Friday, 29 March 2019

Book Reviews : History made readable

Books from our Rotorua and New Zealand collections. 

The Aro Street Girls (Lyndsay Campbell, 2018) - Rotorua Author

Read about the author here

The story begins with a look forward to the next generation, Uncle Walter and niece Rose. Rose found a jewellery case in her mother’s things when she was having a clean out, it turns out it holds a locket with photos in it of Aunty Kathleen and a soldier. Uncle Walter tells her the story about the soldier and his part in the life of Kathleen… we take up the story in the Spring of 1916.

Kathleen a young lady from a family of means living in Aro Street, Wellington is very smitten with a young man from a very different walk of life, a young man her mother disapproves of.  Freddie Watkins is a personable young man and very reluctant to sign up to the army, he has pacifist ideals and would rather not go, but when a woman in black confronts him with a white feather, a symbol of cowardice, he gives in and enlists. 

Neither of them knows just what lies ahead, but they promise to write to each other. The letters take a long time to arrive, he tries to write once at the battlefield, but it’s very difficult because at the front in Passchendaele, it is wet and muddy, and the noise of the guns and the screams of the injured, are his constant companion. When his letters do arrive, they have blacked out words and phrases due to censorship, and no-one really knows what the lads went through.

Meanwhile back in Wellington Kathy wants to go to university, her dream is to be a teacher. Then one day her father Oscar dies and turns her world upside down, her mother Violet cannot cope and both girls need to get a job.  

And the war continues on and on... and more families are losing their boys and injured soldiers are invalided out of the army, conscription begins. Life will never be the same again for either of the girls, nor for their family.

A well written fictional story based on fact, which illustrates life during WWI, for those left behind and those who lost their loved ones to the Spanish flu, that returned with the soldiers at the end of the war.  

CAM - Borrow from Adult Fiction, Ground Floor. Reference only copy in Rotorua Heritage, Heritage & Research Area, 2nd Floor.

Filming the Colonial Past: The New Zealand Wars on Screen (Annabel Cooper, 2018)

University of Otago Associate Professor Annabel Cooper's book explores the depiction of the New Zealand wars in New Zealand film and television over the past 90 years.

Cooper also discusses new forms of media and innovative platforms, such as digital and online media. She pays particular attention to the rise of Māori creative control in filmmaking and the importance of this in telling our stories.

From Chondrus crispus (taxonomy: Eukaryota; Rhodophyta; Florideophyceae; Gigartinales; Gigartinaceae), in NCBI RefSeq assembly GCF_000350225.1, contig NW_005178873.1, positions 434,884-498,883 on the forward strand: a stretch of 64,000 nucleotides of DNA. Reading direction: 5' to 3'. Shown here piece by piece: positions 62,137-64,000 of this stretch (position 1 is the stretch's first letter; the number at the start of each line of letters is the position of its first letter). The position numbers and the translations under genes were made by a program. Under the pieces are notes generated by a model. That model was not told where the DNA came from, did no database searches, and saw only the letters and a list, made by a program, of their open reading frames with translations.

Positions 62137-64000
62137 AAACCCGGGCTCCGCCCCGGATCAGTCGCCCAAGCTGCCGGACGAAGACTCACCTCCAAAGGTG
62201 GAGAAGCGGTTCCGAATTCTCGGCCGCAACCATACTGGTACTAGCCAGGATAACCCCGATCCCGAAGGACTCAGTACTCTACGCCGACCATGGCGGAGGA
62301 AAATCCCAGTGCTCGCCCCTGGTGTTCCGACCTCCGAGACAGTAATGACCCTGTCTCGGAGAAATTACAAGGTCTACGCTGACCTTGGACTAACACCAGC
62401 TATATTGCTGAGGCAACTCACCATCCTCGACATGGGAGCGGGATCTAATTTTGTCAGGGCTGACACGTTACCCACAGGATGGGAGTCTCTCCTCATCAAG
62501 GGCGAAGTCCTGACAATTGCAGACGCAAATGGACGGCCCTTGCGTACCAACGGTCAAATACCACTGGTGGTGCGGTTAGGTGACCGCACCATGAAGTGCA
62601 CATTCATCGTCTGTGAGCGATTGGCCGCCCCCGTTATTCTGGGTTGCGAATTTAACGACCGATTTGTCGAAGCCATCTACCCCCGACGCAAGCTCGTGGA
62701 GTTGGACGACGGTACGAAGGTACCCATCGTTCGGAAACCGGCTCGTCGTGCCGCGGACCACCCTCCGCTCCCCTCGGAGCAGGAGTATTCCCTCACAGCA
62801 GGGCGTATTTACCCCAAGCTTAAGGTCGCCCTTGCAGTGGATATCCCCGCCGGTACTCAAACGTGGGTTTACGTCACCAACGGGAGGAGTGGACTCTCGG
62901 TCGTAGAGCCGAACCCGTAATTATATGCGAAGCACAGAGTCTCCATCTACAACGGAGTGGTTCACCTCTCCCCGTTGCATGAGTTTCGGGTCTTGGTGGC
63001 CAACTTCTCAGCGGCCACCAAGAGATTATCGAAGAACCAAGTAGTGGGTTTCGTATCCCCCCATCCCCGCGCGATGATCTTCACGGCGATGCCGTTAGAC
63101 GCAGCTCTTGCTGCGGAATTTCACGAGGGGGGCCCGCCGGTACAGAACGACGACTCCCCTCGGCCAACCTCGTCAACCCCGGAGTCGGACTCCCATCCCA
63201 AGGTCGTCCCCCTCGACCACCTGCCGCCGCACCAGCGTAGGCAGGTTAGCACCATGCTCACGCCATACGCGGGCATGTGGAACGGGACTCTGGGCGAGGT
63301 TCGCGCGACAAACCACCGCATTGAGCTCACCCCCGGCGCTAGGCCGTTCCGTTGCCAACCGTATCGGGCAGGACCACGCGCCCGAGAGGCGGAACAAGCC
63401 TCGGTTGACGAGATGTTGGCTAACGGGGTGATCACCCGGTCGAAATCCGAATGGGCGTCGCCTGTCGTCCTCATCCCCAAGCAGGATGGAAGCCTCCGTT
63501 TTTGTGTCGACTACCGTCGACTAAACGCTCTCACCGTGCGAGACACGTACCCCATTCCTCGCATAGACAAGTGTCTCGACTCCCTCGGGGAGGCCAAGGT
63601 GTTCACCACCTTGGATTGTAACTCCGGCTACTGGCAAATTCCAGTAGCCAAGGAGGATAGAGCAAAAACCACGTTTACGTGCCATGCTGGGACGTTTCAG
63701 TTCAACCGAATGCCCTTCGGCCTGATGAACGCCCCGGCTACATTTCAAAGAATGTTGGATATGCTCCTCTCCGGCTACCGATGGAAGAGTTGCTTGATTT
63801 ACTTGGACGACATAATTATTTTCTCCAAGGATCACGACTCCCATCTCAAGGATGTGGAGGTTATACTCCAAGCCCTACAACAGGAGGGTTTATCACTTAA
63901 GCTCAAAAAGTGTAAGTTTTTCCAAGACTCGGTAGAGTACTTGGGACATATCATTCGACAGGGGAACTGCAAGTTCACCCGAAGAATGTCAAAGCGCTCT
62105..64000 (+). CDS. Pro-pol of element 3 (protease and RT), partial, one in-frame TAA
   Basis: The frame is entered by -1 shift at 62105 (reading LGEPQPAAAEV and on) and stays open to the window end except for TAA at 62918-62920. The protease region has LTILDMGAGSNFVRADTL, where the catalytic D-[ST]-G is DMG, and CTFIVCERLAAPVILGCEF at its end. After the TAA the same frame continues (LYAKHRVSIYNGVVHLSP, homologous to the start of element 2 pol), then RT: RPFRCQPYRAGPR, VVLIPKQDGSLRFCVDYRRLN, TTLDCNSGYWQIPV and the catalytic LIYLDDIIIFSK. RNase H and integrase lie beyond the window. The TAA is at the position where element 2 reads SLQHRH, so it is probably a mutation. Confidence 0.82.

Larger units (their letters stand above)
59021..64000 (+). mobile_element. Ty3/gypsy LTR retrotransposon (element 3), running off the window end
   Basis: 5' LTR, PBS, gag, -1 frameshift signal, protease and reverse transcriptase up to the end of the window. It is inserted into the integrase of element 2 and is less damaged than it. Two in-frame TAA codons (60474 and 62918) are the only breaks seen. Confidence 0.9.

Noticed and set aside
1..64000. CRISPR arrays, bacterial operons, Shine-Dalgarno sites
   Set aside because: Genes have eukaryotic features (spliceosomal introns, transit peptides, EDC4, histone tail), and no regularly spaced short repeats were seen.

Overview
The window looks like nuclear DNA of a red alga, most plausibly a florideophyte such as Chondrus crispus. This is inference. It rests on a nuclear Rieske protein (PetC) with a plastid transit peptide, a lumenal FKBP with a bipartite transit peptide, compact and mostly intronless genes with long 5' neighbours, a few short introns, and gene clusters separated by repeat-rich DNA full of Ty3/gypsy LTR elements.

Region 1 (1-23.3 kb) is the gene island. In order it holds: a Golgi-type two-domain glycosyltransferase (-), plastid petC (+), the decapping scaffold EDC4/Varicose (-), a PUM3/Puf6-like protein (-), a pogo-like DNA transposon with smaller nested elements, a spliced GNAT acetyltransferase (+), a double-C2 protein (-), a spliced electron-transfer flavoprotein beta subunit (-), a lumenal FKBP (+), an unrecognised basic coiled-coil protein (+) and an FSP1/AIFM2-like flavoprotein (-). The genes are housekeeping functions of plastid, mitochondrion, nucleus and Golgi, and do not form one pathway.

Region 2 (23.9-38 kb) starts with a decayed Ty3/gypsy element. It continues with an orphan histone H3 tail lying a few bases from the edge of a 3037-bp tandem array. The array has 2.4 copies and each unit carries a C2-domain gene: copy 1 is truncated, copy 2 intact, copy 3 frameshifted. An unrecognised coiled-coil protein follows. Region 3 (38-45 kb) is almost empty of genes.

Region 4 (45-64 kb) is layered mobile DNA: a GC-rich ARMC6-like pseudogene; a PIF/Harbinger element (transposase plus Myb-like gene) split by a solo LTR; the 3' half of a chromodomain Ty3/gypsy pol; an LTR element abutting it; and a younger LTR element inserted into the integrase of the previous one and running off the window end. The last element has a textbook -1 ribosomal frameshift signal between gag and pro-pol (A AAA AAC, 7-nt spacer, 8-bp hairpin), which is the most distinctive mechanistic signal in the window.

From a local perspective there is a discussion of Rotorua's role in early filmmaking. Rotorua was a popular film location largely due to its scenery, but also because the Te Arawa people at that time were active in the tourism industry as experienced guides and performers, and these skills adapted well to film acting. There is also a very brief discussion of the film adaptations of the local love story - Hinemoa and Tutanekai.

The book draws on over 40 interviews that Cooper has conducted with those in the film industry. Also throughout there are many coloured photographs highlighting New Zealand's cinematic history.

Filming the colonial cast: the New Zealand wars on screen would appeal to those interested in New Zealand history, particularly the New Zealand wars, and those with an interest cinema and the local New Zealand filmmaking scene.

791.43 COO NZ - Reference only copy in New Zealand Heritage, Heritage and Research Area, 2nd Floor.

Historic houses: a visitor's guide to 65 early New Zealand homes (Linda Burgess, 2007)

Linda Burgess makes you feel like you can step into one of these houses and feel at home. From Northland to Otago, the reader is taken on a journey of seeing New Zealand's history through the lens of hearth and home. Cob houses, stone houses and houses made from native timber where innovative, hard-working and entrepreneurial people lived. This is also a history of strong, gracious and friendly hosts who raised large families while making a living from the land and business interests.
Dwellings like 'Sayers Slab Whare' and 'Rai Valley Pioneer Cottage' pretty
much stand as they were built. Some unusual features of two houses such as, a cave and a square concrete structure with 24 gun placement were especially intriguing. Apart from the differences in design, materials and location the gardens of these houses link them. The gardens feature a mix of local native and exotic plants and remain largely intact today. The reader will enjoy Burgess's style of writing.

728 BUR NZ - Borrow from New Zealand History/Travel, 1st Floor. Reference only copy in New Zealand Heritage, Heritage & Research Area, 2nd Floor.

Second Time Lucky: one man's journey the length of New Zealand (Erik Westra, 2018)

Erik Westra had been crazy about cycling from the time he was a child. After one cycling tour in the States, he was excited to read about the Tour Aotearoa cycle ride, a ride of 3,000 kilometres from Cape Reinga/Te Rerenga Wairia to Bluff, to be completed in 30 days!. Along with other cyclist, Erik made it as far as Marlborough Sounds before a spectacular fall from his bike resulted in a badly broken wrist and withdrawal from the tour.
Once recovered from surgery and therapy, Erik began to plan completing the Tour. Then he decides, this time he wants to start from the beginning again, but take a different approach. As Erik says in his book "I'd be more observant: sensitive to this country's people, history and spirit...I would stop more often and talk to people, listen to them, pay attention and pay my respects as I went."

This book is an interesting account of Erik's two attempts at riding the length of New Zealand, the second of which is successful. He tells of meeting different people along the way, and out-of-the-way places that he passes through. And often of memories that are triggered as he finds himself again in places he's visited as a child with his mum, Ans Westra, the photographer. Whether a cyclist or an armchair traveller, this is a fascinating look at Aotearoa, New Zealand.

993 WES NZ - Borrow from New Zealand History/Travel, 1st Floor. Reference only copies in New Zealand Heritage and Rotorua Heritage, Heritage & Research Area, 2nd Floor.